Frequently asked questions relating to hypertension
Does blood pressure depend on low temperatures?
Blood pressure is usually higher in winter than in summer, because the vessels are narrower at low temperatures and more “pressure” is required to transport the blood through the narrowed vessels.
Sudden weather changes may also have an influence on blood pressure, particularly in people over the age of 65.
Is it possible that my blood pressure is higher every time I visit a doctor?
Yes, in this case you may have what is referred to as white coat hypertension. This means that the blood pressure measurement always yields higher results when you visit the doctor than when you are in your familiar environment. This fact is considered to be a reaction to stress; alternatively, it is also regarded as a preliminary stage of hypertension. Ambulatory blood pressure monitoring can help clarify the situation. If your blood pressure values are still high when you are in your usual environment, you are in need of treatment.
How does alcohol affect my blood pressure?
Excessive consumption of alcohol increases the blood pressure. You should reduce the amount of alcohol in small steps, since sudden withdrawal may cause a rapid increase or decrease in blood pressure, which may persist for several days.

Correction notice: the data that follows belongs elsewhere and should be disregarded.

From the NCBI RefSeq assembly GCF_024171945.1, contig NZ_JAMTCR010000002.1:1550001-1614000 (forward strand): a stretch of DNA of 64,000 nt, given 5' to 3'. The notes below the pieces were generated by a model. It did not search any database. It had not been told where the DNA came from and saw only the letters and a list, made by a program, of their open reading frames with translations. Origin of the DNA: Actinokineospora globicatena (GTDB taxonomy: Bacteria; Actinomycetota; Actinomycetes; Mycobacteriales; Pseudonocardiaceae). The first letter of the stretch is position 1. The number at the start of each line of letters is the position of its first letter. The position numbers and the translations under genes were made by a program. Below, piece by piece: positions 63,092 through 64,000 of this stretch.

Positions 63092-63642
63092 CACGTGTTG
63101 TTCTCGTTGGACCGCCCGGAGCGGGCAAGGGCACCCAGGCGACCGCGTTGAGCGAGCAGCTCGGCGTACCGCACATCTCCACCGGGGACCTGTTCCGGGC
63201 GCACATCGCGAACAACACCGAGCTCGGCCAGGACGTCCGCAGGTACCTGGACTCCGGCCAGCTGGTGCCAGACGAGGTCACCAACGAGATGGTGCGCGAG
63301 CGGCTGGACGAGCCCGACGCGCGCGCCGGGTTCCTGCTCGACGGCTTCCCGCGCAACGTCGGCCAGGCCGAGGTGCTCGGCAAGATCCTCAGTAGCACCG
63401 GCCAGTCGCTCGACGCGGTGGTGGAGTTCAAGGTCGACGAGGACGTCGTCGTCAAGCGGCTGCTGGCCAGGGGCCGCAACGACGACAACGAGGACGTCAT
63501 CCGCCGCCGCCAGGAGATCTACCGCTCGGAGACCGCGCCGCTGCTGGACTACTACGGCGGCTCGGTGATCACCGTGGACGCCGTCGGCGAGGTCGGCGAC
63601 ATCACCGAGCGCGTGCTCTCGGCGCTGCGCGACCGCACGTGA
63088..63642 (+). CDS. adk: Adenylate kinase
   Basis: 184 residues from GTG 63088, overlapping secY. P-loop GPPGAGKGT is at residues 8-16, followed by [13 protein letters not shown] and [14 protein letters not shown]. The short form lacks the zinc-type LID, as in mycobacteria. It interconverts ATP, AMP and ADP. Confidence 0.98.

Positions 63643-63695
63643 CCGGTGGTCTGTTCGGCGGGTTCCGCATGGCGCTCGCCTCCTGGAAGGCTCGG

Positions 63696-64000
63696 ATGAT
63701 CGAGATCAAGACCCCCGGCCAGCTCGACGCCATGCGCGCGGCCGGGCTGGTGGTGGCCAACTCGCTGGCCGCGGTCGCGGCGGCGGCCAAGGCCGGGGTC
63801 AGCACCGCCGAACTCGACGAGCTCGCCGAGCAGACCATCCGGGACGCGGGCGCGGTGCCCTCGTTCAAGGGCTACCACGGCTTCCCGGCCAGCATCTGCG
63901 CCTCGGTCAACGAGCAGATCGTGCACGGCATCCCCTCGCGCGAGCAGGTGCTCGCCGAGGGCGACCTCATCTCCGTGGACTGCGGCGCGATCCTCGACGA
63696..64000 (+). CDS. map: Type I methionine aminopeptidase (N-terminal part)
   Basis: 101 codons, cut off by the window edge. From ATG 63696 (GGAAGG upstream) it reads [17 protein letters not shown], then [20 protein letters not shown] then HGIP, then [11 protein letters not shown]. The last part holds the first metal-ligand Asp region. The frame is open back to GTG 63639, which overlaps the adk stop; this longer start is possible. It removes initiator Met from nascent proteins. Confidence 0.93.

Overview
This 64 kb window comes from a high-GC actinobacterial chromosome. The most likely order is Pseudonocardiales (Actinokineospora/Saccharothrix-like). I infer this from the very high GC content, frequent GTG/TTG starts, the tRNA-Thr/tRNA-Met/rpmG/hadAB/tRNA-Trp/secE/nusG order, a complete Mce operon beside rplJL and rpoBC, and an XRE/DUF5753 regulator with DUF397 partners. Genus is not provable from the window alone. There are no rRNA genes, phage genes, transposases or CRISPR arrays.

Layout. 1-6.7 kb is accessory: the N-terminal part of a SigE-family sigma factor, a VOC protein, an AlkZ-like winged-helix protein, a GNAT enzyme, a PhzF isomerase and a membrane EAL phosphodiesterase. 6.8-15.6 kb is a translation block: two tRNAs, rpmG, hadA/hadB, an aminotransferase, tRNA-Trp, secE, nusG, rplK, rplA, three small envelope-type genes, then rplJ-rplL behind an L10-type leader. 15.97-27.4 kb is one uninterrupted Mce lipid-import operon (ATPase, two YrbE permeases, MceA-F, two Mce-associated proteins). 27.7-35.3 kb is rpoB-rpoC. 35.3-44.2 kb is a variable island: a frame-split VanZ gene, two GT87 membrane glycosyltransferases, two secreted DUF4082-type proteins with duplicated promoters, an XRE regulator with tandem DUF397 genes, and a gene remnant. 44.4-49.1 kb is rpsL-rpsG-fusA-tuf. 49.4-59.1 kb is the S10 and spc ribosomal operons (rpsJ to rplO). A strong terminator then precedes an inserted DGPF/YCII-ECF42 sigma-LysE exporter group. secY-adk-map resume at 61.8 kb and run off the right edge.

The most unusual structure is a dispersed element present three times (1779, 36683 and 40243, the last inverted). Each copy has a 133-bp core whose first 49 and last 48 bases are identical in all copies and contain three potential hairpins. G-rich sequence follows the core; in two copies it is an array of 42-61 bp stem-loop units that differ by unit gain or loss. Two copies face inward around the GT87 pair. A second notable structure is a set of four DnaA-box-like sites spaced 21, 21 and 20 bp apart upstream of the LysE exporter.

Is there a connection between the beginning of menopause and hypertension?
The blood pressure increases with the beginning of menopause. Some scientists believe that this is caused by hormonal changes in the female body; others think that high blood pressure is facilitated by weight gain. In some patients, a hormone therapy can cause elevated blood pressure.
How does caffeine affect my blood pressure?
Caffeine may cause a temporary but considerable increase in blood pressure. The exact mechanism has not yet been fully understood. Some people who consume caffeine on a regular basis have a higher blood pressure on average than those who do not drink caffeinated beverages. Others who regularly consume caffeine, in turn, develop a tolerance to it. Consequently, caffeine has no long-term effect on their blood pressure. Caffeine seems to have a stronger effect on blood pressure in people over the age of 70 and in overweight people.